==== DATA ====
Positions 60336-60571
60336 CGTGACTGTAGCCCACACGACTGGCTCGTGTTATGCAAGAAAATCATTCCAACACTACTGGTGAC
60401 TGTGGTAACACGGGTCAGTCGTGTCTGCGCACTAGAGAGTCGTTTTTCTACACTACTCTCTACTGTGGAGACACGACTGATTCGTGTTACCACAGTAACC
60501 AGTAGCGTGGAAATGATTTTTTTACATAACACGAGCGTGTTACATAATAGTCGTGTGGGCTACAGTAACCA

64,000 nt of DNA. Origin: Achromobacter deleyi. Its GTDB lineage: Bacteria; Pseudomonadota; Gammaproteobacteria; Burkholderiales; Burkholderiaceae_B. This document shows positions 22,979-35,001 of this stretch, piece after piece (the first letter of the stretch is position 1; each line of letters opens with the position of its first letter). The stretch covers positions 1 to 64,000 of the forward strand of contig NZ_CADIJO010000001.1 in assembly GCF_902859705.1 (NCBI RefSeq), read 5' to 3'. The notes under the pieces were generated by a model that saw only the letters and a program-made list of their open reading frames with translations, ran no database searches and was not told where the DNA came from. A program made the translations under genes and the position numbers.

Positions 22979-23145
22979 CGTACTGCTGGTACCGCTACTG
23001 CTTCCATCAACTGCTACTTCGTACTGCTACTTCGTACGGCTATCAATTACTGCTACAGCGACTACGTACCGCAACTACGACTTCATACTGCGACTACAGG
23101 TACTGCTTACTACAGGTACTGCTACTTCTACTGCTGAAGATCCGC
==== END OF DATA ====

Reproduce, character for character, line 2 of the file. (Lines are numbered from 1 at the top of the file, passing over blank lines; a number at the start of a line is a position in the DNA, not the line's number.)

60336 CGTGACTGTAGCCCACACGACTGGCTCGTGTTATGCAAGAAAATCATTCCAACACTACTGGTGAC